November, 2003
Global Warming and Chinese Takeout-Nauts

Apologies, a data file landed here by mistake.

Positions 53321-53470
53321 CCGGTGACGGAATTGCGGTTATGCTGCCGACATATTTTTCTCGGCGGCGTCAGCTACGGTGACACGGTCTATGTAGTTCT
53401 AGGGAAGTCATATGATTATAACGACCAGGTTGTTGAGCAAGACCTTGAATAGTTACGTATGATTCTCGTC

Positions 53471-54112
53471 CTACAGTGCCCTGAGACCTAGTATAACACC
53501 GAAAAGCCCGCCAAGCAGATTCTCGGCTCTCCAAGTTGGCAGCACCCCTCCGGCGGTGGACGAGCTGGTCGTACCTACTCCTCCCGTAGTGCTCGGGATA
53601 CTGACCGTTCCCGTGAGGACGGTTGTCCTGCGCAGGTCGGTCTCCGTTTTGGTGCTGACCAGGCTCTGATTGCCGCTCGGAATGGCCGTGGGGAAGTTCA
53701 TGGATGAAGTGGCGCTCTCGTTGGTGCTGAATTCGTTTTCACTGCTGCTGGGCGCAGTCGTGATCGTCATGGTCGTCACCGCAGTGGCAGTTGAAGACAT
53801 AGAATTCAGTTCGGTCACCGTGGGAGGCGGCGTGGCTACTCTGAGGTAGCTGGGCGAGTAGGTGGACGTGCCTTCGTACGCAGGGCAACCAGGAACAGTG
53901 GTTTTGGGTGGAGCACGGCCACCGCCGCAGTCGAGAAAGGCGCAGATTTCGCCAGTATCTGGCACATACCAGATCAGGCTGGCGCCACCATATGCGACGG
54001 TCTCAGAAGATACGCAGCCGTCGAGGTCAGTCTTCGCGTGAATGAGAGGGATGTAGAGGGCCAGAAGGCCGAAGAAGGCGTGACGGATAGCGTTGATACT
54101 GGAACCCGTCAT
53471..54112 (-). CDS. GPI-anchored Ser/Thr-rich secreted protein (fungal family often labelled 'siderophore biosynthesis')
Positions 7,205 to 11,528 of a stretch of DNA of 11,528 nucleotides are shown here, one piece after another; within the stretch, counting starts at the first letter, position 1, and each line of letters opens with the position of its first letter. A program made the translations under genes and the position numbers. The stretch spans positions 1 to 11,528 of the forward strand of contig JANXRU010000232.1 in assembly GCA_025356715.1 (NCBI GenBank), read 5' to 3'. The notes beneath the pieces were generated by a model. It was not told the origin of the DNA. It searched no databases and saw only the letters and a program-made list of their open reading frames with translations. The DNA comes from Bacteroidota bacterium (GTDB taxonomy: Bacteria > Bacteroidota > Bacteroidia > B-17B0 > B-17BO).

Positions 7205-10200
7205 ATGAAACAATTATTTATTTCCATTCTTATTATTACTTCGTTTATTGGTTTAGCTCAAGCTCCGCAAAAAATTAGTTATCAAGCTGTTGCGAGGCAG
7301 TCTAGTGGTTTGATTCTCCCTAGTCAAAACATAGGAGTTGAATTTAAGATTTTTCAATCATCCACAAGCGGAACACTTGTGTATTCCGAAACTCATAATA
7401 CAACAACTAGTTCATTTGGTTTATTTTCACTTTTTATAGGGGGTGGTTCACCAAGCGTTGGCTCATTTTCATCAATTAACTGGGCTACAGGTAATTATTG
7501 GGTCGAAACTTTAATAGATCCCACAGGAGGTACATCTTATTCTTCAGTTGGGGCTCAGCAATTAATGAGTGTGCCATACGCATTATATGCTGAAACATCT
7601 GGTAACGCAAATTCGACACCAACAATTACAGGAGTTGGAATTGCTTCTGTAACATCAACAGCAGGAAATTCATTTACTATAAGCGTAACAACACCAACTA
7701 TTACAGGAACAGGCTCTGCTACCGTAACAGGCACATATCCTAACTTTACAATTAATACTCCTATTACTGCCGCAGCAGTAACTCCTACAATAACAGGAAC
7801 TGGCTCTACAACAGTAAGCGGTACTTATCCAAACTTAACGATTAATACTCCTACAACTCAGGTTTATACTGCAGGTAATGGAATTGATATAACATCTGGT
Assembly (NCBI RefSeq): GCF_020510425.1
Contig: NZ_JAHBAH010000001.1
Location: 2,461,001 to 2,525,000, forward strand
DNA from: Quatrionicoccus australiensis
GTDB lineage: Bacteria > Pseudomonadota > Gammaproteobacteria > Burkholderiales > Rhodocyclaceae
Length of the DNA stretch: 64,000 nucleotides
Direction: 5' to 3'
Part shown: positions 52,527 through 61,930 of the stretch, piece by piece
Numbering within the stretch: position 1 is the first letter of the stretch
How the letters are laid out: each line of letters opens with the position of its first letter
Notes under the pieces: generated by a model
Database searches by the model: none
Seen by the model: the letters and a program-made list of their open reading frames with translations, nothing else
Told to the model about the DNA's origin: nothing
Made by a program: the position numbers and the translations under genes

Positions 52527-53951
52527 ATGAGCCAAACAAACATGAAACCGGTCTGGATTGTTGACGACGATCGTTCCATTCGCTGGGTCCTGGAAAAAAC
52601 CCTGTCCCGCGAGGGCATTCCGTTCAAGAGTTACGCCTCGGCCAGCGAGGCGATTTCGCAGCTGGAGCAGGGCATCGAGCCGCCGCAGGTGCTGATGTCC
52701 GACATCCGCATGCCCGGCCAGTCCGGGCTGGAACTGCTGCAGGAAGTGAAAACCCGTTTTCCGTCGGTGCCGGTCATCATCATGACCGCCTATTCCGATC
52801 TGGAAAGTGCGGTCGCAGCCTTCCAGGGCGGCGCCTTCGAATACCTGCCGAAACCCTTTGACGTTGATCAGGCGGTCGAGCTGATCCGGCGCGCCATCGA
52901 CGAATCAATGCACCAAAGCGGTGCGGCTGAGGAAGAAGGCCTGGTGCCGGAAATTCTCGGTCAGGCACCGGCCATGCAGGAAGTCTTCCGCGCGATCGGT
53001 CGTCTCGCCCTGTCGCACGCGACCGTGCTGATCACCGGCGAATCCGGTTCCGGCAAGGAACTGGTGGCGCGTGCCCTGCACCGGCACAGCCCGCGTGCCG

Fires Too Close For Comfort. Global warming, which is roundly denied by that round denizen of the Beltway, Jerry Falwell, is here to stay. We saw a touch of it here in Southern California this Oct/Nov 2003, and it wasn't pretty. With the ice melting on both poles, and sea levels threatening to rise dramatically in this century, cult leaders will have to find other whizzdom to impart to their sheep. When I was a kid, I remember reading about ancient Pompeii when Vesuvius blew—it was raining ashes, and I remember thinking: why didn't they get the howling hello out of there? Now I've experienced this phenomenon at least twice: once during the Normal Heights fire in 1984, and again last month in the string of wildfires that set Southern California alight. Had our shuttle not burned up, and were we capable of putting people in space, they would have reported that the fires were visible from orbit. Remember the days when we used to be treated to such technological marvels? Now we are in a time loop, back in the 1960s in Vietnam. It's a clear example of "those who do not learn from history are doomed to relive it." Whatever happened to the Powell Doctrine? Instead of Powell, we have a three star general in Iraq informing those heathens that they are devil-worshippers and we are there to make Iraq safe for "Kristianity." As a Christian, I object. But nobody listens — not in 2000, when the people voted for Al Gore, and not now when increasingly many people understand we disobeyed Eisenhower's dictum not to get involved in any land wars in Asia. Last time I looked, Afghanistan and Iraq are in Asia, mostly, sort of. Back then the civilian whiz kid who knew it all (despite the Generals) was MacNamara; now it's Rumsfeld. Remember these golden oldies from the Sixties? "The light is at the end of the tunnel." "We are winning this war." "We shall stay the course." "Just another 25,000 troops will do the trick." "We must involve the local Vietnamese in the direct fighting." "They will be home by Christmas" (That last was the big Korean War fairy tale). For my money, I agree that Saddam is or was a sewer rat. Personally, I would have laughed if we could have wasted that genocidal loudmouth. But we didn't. We couldn't. We couldn't waste that one guy, but we could put a huge number of American troops and supplies in harm's way in the world's oldest country where they have been chewing up invaders since halfway to the last Ice Age. Meanwhile, that $87 billion our leerless feeder is handing the Iraque sham government would have provided much-needed health care to most one third of U.S. children who have no access to medicine. The wildfires that were raining ashes on us here in Pompeii — whoops, SoCal — were a warning, whether from supernatural or just plain natural sources. Better go to zoo and look at the animals, because half of them will be extinct in the next 20 years. It's been estimated that we'll see the last tiger in about twelve years, the last polar bear in about 20. Same for lions, elephants, and anything to big to get out of man's way. Did I mention the last human? It's just possible that we, and cockroaches, and similarly unsavory companions, will be the last guys standing when the ecological smoke clears. God pity us. But I feel sorrier for the tigers, and for my great-grandchildren who may never see a living one.